During our visit to Pat and Roger in 2015 we went with them on a 5D4N trip in the state of Victoria. First Roger took us to the Organ Pipes National Park. The “organ pipes” are basalt columns, their origin is volcanic and they are 2.5-2.8 million year old.
After lunch in the small town of Woodend we continued to Bendigo where we stayed overnight. In the 1850s gold was found here and Bendigo became a boomtown, attracting gold-diggers from everywhere. There is a goldmine that can be visited and there are numerous imposing buildings in Victorian style. A very pleasant town. This is Pall Mall, the main street. Left the War Memorial, in the middle the former Post Office and to the right, behind the trees, the Shamrock Hotel.
Many buildings are in the (Victorian) Second Empire style. From left to right the former Post Office (1883-1887), the Town Hall (1878-1902) and the Law Courts (1892-1896). Impressive architecture.
The monumental Shamrock Hotel began in 1856 but was several times rebuilt, until the final version in 1907.
Just a few more architecture pictures.
The Rosalind park was where the goldrush started in 1851. It has been a Government Camp before it became a park.
The Alexandra Fountain is located at the entrance of the park and was designed by William Vahland, the main architect of Bendigo in those days. A poppet head is a frame at the top of a mineshaft, supporting pulleys for the ropes used in hoisting . This poppet head comes from a different gold mine and is now a lookout.
The Sacred Heart Cathedral is unusually large for a small town. Construction started in 1897, in Gothic Revival style, but was completed only in 1977.
We had dinner in the Wine Bank on View, a favourite of Roger. It is a wine bar and wine merchant.
They also serve delicious food.
We moved inside for the main course.
The next morning Aric and I visited the Central Deborah gold mine, now no longer active and a major tourist attraction. We took the 85 metres: Underground Adventure excursion, very interesting. Overalls, boots, miner’s hat with lamp. A traditional miner’s lunch was served underground.
Various aspects of a miner’s life, changing room, showering, medical assistance.
Our guide explaining where we will go and the poppet head which will lower us down.
An ore deposit, where gold can be found.
Not easy to take pictures underground.
Lunch 85 meter underground.
Before we continued our trip, we visited the Chinese Joss House Temple (1871). During the gold rush many Chinese immigrants came to Victoria to work in the mines.
Our next destination was Echuca on the banks of the Murray river, where we stayed two nights. We had pizza for dinner.
The main attraction of Echuca are the paddleboats. Echuca was founded in 1850 and became fast a major inland port. Nowadays it is a major tourist attraction.
Paddleboats brought their cargo to the Echuca wharf where it was unloaded and transported by rail to Melbourne. The wharf is now Australian Heritage.
Of course we went for a trip, with the paddle steamer Pevensey. It was built in 1911, used to transport wool and still has its original steam engine.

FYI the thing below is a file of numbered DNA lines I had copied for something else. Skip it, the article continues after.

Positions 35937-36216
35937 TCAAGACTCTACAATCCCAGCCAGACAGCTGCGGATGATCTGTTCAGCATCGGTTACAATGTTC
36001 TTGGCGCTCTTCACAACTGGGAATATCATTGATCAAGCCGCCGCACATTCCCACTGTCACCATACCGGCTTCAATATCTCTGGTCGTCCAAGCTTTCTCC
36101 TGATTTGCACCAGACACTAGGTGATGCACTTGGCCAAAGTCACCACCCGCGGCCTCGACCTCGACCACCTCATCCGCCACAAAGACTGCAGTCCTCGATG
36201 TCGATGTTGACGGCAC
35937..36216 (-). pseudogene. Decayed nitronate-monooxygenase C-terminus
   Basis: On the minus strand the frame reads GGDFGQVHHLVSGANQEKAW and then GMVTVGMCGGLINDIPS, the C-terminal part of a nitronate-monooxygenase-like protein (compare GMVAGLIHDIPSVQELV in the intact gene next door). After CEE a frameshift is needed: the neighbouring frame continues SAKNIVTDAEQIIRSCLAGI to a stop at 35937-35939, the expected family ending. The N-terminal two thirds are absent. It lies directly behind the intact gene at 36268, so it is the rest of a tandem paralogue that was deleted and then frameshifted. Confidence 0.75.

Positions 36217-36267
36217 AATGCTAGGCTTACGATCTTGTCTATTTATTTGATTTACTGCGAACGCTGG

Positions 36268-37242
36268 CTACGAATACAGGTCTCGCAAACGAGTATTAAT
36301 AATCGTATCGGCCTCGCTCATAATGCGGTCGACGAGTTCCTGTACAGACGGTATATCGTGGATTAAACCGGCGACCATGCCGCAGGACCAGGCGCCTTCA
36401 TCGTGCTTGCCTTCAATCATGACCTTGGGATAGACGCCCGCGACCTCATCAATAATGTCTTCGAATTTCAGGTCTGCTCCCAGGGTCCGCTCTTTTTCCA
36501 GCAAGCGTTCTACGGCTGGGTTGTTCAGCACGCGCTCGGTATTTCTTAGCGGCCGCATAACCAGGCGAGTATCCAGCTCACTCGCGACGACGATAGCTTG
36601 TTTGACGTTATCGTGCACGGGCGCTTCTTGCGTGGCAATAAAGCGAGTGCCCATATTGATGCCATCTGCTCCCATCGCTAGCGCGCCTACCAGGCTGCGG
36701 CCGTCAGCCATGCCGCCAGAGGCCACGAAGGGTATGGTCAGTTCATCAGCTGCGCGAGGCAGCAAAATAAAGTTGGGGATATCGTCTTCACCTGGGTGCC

Impressive machinery. Must be a tough job to be a stoker!
The interior of the Pevensey.
Two more paddle steamers. It was a very interesting excursion
In the afternoon we drove around Echuca and visited the Cape Horn Vineyard. The Echuca-Moama bridge dates from 1878, to reach the vineyard we had to cross the Stewart’s bridge (don’t worry, the new one is hidden behind the old wooden structure).
Roger is a wine connoisseur, I am just pretending 😉 .
Of course a day is not complete without drinks and food!
The next day we had a short stop at Kryabam , where we visited the former Town Hall (1895), now an art gallery. Just to prove that we are interested in more than food 😉 .
We continued to Rushworth, another goldrush town. Nice buildings , but not so spectacular as in Bendigo.
I had seen on the Internet that near Rushworth there was an old gold mine with a ghost town. I asked Roger if we could visit that place. He agreed but regretted it when it turned out that the access road was bad, causing some damage to his car. Fortunately Aric could repair it 😉 .
The Balaclava mine is an open-cast mine. The tunnels have been closed for safety reasons, so there is not much to explore.
The ghost town of Whroo is not much more than the cemetery. Hard to imagine that once the town had several churches , a school, a library and a few hotels.
We stayed overnight in a motel in Nagambie and had an al fresco dinner at the Nagambie lake.
A beautiful sunset!
The last day of our trip we visited Yea, another small town, with some interesting buildings. The Shire Hall is from 1877, the Grand Caledonian Hotel was built in 1901.
Yea was founded in 1855, because of the gold rush, but now it is primarily a farming and agriculture town.
The Yea Wetlands are worth a visit,
We had lunch in an heritage building, the E.S Purcell’s General Store (1877).
On our way back to Upwey, we had a stop at Yarra Glen for a drink in the Grand Hotel (1888).
It was a very rewarding trip. Amazing how much we could do in just a few days.